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Rabbi Arthur Segal’s love of people, humanity, and Judaism has him sharing with others “The Wisdom of the Ages” that has been passed on to him. His writings for modern Jews offer Spiritual, Ethical, and eco-Judaic lessons in plain English and with relevance to contemporary lifestyles. He is the author of countless articles, editorials, letters, and blog posts, and he has recently published two books:

The Handbook to Jewish Spiritual Renewal: A Path of Transformation for the Modern Jew


A Spiritual and Ethical Compendium to the Torah and Talmud

You can learn more about these books at:

Sunday, March 16, 2014


 gemilut chasidim: LOVE



Parasha Shemini: Leviticus 9:01 To 11:47

Jewish Spiritual Renewal
Jewish Renewal
Jewish Spirituality
Hilton Head Island, SC; Bluffton, SC; Savannah, GA

"I see the bad moon arising! I see trouble on the way!"


This Torah portion deals with the rules of the priestly service and then the commandments concerning Kashrut, the kosher dietary laws. I will not dwell on either of these two groups of laws in detail but will refer to them metaphorically, with one exception. This slight deviation comes on the heals of Purim, with its mitzvah to drink wine until one cannot distinguish between Haman and Mordechai, is that Aaron and his sons cannot be drunk while doing the Temple service (Lev. 10:09).


This Shabbat follows the series of special Sabbaths.One is called Ha Chodesh , the Shabbat of The Month. With Pesach coming , we were to be holy and pure to partake in the Pascal lamb offerings. If we could not get pure in time, we actually had another chance, a month later, with Pesach Sheni (2nd). Pesach Sheni  is a month after Passover; so don't put away your good china in case some of your presently impure relatives, who become pure, drop by next month.


The Shabbat before Rosh Chodesh Nissan is the time designated for this special Sabbath. The rationale, if we remember from the d'var on Parasha Bo (Ex. 12:02), is that we were given the mitzvoth of setting up our lunar calendar and putting time into our own control. This was our first commandment as a newly freed people. This commandment was given even before the mitzvah of celebrating and remembering our liberation from Egypt in what we now call a Seder. The first twenty verses of chapter 12 of Exodus are this special Shabbat's Maftir (extra Torah reading).


During the weeks between Purim and Pesach we are traditionally to become pure, to make ourselves worthy of the redemption that our ancestors received. In biblical times, this was done with sacrificial offerings and with sprinklings from the ashes of a red heifer (please refer to the previous d'var).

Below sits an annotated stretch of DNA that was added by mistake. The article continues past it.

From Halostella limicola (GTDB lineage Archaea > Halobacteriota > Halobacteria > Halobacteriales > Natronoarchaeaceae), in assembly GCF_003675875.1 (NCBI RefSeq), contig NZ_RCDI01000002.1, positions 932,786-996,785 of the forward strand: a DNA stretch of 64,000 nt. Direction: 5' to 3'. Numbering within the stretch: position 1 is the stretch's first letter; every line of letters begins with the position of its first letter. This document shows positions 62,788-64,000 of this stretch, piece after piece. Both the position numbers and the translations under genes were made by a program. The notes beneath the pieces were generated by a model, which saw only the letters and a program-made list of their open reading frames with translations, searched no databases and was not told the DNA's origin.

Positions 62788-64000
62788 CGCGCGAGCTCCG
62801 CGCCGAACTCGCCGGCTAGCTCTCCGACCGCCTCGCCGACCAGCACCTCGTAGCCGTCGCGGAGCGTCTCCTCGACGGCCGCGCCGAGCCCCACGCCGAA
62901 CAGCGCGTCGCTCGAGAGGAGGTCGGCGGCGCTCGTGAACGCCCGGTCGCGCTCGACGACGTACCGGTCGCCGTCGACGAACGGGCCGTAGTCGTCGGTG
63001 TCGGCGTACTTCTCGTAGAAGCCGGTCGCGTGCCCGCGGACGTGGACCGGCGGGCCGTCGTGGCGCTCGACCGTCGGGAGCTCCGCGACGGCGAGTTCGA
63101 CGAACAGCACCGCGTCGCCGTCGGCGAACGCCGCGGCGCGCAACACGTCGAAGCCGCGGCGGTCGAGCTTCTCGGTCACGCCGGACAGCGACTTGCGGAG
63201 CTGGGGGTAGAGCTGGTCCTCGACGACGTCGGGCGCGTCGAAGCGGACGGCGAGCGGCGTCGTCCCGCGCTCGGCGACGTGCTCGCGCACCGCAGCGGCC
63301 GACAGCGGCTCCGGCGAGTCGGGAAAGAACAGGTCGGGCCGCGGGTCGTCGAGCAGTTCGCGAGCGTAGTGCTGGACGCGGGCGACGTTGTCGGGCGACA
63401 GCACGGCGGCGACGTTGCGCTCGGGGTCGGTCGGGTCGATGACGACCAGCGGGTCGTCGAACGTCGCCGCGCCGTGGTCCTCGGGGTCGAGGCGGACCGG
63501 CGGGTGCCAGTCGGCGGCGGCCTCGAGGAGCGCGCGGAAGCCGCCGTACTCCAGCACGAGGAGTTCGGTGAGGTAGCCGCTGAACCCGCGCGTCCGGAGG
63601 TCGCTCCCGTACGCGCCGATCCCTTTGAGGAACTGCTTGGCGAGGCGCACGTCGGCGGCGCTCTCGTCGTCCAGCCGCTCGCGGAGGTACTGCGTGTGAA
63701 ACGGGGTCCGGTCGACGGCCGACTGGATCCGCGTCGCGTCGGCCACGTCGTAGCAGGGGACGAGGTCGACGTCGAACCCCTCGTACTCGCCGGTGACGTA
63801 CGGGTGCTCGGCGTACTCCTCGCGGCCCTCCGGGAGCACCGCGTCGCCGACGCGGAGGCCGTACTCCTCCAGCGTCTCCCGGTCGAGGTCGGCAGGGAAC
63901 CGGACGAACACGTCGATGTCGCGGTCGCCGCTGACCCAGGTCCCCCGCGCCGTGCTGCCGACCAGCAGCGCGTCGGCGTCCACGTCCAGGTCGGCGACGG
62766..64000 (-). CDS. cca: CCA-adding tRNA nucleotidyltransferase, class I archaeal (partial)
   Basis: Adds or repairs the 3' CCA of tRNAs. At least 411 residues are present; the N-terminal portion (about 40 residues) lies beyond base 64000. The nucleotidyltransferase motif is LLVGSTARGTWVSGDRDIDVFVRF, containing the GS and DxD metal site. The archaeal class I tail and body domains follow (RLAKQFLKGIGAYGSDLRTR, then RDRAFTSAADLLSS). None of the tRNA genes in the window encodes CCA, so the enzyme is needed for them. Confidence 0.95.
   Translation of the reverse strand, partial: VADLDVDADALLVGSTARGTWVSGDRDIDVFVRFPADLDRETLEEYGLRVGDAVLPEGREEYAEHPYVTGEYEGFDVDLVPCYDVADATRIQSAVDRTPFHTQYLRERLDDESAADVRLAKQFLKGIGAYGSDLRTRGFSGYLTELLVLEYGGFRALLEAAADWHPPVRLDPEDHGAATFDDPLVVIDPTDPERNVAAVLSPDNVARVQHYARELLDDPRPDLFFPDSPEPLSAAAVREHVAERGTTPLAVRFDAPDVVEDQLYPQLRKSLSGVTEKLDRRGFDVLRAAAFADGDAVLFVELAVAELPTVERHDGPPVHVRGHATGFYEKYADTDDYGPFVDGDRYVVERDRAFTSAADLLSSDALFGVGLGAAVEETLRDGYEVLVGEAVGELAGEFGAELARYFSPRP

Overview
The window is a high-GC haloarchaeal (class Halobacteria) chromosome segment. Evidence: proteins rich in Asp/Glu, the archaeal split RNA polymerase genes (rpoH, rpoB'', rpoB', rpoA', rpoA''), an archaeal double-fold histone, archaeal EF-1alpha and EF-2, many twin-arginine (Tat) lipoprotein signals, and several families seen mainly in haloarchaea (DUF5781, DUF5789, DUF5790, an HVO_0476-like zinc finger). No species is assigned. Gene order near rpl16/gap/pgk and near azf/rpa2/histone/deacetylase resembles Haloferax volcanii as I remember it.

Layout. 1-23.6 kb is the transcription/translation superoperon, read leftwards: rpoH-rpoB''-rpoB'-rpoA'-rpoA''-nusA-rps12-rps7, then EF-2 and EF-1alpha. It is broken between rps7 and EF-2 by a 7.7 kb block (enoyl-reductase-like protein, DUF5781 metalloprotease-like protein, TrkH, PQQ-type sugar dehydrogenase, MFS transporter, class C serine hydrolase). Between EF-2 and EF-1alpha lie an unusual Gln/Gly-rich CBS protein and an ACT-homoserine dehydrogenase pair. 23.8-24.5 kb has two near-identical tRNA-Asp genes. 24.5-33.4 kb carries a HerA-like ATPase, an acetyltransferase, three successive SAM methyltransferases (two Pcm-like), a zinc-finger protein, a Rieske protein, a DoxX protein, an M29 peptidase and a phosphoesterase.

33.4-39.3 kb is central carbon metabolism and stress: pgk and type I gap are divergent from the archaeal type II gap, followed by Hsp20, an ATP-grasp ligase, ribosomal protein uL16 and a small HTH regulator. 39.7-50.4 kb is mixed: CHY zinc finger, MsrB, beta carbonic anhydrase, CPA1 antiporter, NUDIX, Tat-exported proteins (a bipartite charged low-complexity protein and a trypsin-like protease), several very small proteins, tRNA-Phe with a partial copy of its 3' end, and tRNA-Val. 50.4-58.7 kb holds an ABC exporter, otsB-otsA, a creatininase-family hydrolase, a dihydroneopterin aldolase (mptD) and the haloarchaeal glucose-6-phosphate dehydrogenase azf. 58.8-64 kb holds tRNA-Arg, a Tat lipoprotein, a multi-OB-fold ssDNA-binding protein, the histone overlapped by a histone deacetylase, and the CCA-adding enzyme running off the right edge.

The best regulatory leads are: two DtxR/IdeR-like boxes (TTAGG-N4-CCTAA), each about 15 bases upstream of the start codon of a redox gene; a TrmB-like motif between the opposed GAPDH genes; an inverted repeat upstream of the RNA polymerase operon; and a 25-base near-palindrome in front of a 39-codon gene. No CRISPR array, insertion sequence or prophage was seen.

Talmudically, since the rules of Kashrut are included in detail in this parasha, the juxtaposition has been posited to mean that kashrut is the way a Jew in the Diaspora can show he is holy, pure, and pious and be as priestly as the Cohanim were during their Temple service. (NB: a close reading of the TaNaK shows that our priests historically were not so pious.)


I have written in the past how the rabbis saw the waxing and waning of the moon to be symbolic of the Jewish people. By declaring a new month, we have the responsibility to make holy the cycles of life and time. All of our lives are like the cycles of the moon. All of us will have periods of greatness, and all of us will have moments of depression. None of us will escape sorrow. The apex of waning is death. Hopefully all of us will experience success and joy in our lives. In the metaphorical cycle of the lunar month we will encounter, as Rabbi Simmons wrote, "the entire spectrum of human character and behavior."


In finding ways to make ourselves holy, without clinging to rituals we cannot do, or rituals we do not wish to do, we need to focus on every seemingly mundane opportunity to make the ordinary sanctified. We need to incorporate the lessons we learn when our moon is full or small, to grow to a new level through each of life's cycles. But is this enough? Since we all will go through bumps, highs and lows in our lives, do we not all have an obligation to give of ourselves when we are "riding high in April" to someone "shot down in May." (My apologies to Frank Sinatra, of blessed memory).


We must all find ways to increase our own holiness and to feel truly worthy of the Pesach redemption, which we in the free world experience every day. I invite you to consider doing a bit of litpayach tikvah, to nourish hope, to those of our friends, neighbors and congregants that are not doing as well presently as we are. It does not take much effort to bring a little simcha (happiness) and oneg (joy) into someone's life when they are down. A call, a card, or a visit can all bring some healing by the ministry of presence. When we study the rules of kashrut in this parasha we learn what we must dietarily do without. By following these rules, were we meant to learn to deal better in the austere times of withoutness?